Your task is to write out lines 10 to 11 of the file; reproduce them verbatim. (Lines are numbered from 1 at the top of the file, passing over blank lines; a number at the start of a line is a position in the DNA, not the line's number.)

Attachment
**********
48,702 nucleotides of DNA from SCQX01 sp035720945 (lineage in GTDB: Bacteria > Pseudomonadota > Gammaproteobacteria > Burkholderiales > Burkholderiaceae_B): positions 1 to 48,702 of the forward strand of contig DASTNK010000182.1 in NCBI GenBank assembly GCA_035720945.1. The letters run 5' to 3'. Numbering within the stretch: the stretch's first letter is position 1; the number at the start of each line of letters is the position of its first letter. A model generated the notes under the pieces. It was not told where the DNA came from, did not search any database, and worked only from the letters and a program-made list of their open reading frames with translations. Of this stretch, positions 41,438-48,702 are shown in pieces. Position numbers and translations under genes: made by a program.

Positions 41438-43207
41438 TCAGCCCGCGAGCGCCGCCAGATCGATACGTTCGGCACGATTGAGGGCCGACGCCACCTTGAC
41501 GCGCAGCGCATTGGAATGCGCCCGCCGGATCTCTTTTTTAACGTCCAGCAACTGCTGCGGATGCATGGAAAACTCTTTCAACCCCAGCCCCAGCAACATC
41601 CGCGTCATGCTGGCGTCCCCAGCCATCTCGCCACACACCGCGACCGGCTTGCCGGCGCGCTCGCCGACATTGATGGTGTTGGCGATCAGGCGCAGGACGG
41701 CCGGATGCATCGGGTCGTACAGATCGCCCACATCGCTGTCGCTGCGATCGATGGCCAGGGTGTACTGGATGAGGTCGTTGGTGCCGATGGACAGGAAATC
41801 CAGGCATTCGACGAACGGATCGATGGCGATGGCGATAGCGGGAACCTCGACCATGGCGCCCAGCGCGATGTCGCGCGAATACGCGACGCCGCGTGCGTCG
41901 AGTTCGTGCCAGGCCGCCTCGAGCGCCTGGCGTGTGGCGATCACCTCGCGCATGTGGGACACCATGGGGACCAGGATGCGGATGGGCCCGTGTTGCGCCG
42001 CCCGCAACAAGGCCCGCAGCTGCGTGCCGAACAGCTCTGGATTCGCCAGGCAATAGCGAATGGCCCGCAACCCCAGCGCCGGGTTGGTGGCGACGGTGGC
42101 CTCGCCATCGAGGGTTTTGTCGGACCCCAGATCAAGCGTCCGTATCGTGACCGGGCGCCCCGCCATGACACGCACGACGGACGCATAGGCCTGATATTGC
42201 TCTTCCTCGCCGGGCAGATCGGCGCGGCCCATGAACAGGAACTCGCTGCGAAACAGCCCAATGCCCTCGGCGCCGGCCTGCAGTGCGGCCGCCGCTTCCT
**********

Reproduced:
42101 CTCGCCATCGAGGGTTTTGTCGGACCCCAGATCAAGCGTCCGTATCGTGACCGGGCGCCCCGCCATGACACGCACGACGGACGCATAGGCCTGATATTGC
42201 TCTTCCTCGCCGGGCAGATCGGCGCGGCCCATGAACAGGAACTCGCTGCGAAACAGCCCAATGCCCTCGGCGCCGGCCTGCAGTGCGGCCGCCGCTTCCT